Growing up, every June as the summer break started, we would take a train up to Faisalabad leaving Karachi behind. I would cry saying goodbye to my dad, but also to Karachi as the train picked up speed. “Goodbye Karachiwalon, I said in my mind, as I saw Shahrah-e-Faisal from window of the bogie. We always got on the train from Karachi Cantt, a station downtown and the train would pass by Malir 15 as we started our long 16-hour journey. Malir 15 is where we lived, and we would soon pass by our school in the distance. You could always see the empty playground, and I would wonder if the kids from the hostel have gone home yet.
We would always spend a few weeks in Faisalabad, spending time with my grandparents and other family, seeing our cousins and eating all the good food. Spending most of our summer vacations in Faisalabad, and the very different Punjabi cuisine that we ate there, was pivotal in helping me understand how different can the same dishes taste from place to place. Summer was a good time of the year to be in Punjab for many reasons, but best of all, because of the fresh seasonal fruit that was always available and always plenty.
Baba Jaan, my maternal grandfather, never bought watermelons by the kilo. Always by the dozen. Only by the dozen.
My grandparents, their 4 sons and their families all lived together in a house that was maybe 3 times the size of our house in Karachi. Nani Ammi or one of my aunts, or Ammi for that matter, would sit on the floor on a chatai, a plastic rug of sorts, a knife in hand and big metal trays on the side. The cousins and I would gather around and sit on the floor as we were handed slices of watermelon. Big, juicy, cold- with tough ring around the edges and watery, sweet crimson crunchy goodness in the middle. Baba Jaan wouldn’t say much, besides telling us to eat more, and not to eat the seeds. “Be careful, otherwise a tree would grow in your stomach,” he would joke. I want to tell you that an 11 year old me knew that it was a joke, but I think it genuinely scared me.
Summers in Faisalabad were always warm, and except for the few times it rained during our entire break that we spent there, temperatures rarely dropped below high 30s. One of my uncles, who worked as an officer at WAPDA during the day and as a homeopathic doctor at night, was the family nutritionist / health advisor / pharmacist. He always had all the answers, and frequently reminded everyone that watermelon was good for you, but the best if eaten at breakfast. Something about it upsetting your stomach if you ate it too late during the day.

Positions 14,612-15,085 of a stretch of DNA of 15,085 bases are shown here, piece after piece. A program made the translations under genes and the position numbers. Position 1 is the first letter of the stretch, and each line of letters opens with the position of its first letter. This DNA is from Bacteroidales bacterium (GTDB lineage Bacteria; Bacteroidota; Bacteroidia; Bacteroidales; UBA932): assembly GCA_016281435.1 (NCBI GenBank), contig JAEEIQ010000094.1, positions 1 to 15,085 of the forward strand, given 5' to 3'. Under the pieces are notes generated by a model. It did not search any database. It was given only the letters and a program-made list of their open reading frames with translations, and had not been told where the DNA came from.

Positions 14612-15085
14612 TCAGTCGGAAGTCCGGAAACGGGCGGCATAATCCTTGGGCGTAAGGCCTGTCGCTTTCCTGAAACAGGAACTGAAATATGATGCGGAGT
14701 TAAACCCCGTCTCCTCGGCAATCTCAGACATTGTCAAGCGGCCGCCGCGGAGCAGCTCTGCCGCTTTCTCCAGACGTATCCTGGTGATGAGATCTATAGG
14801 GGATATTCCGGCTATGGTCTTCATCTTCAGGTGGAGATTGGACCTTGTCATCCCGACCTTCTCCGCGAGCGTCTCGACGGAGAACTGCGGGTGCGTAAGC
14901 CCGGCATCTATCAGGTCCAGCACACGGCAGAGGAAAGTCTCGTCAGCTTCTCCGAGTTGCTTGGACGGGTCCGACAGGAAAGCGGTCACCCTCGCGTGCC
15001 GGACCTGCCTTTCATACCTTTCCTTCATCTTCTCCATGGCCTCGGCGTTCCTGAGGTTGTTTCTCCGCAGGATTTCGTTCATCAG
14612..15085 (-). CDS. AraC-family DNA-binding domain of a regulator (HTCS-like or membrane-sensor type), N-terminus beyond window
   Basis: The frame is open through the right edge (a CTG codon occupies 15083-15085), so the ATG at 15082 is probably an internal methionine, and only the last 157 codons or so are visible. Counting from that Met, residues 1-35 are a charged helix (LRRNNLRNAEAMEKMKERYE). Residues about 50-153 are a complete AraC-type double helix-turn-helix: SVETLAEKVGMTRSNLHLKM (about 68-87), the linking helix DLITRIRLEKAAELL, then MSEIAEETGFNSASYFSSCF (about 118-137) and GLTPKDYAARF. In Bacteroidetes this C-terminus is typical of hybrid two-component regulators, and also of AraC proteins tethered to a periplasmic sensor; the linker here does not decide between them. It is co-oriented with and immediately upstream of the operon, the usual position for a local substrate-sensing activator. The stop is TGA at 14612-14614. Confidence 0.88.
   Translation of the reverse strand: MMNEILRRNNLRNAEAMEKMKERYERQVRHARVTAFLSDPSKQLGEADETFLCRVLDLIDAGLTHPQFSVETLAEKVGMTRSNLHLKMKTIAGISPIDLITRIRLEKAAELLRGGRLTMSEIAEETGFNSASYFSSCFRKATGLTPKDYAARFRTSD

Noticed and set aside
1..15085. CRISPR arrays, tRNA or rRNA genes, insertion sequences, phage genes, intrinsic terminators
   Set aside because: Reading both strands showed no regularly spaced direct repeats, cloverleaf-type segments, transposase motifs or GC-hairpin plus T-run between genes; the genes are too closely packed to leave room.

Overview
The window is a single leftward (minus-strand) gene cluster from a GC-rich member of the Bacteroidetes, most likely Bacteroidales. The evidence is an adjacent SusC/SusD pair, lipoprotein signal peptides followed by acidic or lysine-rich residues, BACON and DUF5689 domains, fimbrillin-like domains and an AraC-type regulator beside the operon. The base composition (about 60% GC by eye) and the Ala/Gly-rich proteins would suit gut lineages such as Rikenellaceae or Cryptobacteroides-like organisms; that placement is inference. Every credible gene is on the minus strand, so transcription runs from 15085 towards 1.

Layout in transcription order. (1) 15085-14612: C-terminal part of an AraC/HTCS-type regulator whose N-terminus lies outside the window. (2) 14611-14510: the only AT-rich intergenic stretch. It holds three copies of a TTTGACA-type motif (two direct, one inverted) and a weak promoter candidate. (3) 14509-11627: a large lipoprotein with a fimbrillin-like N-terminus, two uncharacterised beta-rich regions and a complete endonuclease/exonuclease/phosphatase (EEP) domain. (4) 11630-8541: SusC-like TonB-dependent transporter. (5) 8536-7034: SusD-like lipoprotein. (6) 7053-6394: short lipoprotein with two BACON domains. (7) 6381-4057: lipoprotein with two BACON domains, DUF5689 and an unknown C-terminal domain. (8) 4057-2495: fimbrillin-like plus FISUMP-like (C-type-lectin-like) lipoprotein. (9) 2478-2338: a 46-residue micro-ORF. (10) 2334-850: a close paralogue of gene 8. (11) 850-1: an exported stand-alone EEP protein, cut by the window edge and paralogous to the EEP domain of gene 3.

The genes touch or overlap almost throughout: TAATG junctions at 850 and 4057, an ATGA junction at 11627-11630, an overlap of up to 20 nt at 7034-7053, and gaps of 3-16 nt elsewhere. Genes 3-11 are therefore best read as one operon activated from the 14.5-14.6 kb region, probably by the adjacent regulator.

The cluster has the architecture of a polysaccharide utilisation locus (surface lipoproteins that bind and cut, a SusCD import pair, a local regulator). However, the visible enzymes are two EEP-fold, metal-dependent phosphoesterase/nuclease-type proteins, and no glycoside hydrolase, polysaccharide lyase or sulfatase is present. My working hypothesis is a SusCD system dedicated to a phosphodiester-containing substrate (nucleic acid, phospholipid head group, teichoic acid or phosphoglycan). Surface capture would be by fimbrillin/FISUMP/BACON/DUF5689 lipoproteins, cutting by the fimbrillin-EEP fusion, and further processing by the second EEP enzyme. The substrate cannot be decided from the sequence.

The fruit would usually be served cold, and we were often told to take our shirts off before we bit into the slices which are basically all water: a passing effort to save the clothes from getting stains so early on in the day. We lightly seasoned them with salt and pepper sometimes right before taking big bites as the juice dripped off of our mouths to our chins to the chatai on the ground. The fruit was always fragrant, and usually sweet as honey. The sugar in the juice would make my fingers and my face sticky, but in fear of being made of by my cousins, I’d usually keep my mouth shut about the ickiness.
Baba Jaan, during the days that he had a corner store in the chowk, would sometimes buy watermelon from a street vendor while we were hanging out with him at the shop. He always knew the kind which were ripe- sometimes he would knock on them and listen, sometimes he would pick them up to check the weight. And then he would pay the fruit guy to drop a dozen or two at the house three streets down.
It was a warm summer morning two years ago when I woke up to my sister’s call that Baba Jaan was no more. I don’t even know how far Faisalabad is from DC, but that day it felt really close. He was on my mind all day, and for many more to come.
Sometime later that week, I went to the store and bought pre-cut watermelon, and this time: seedless.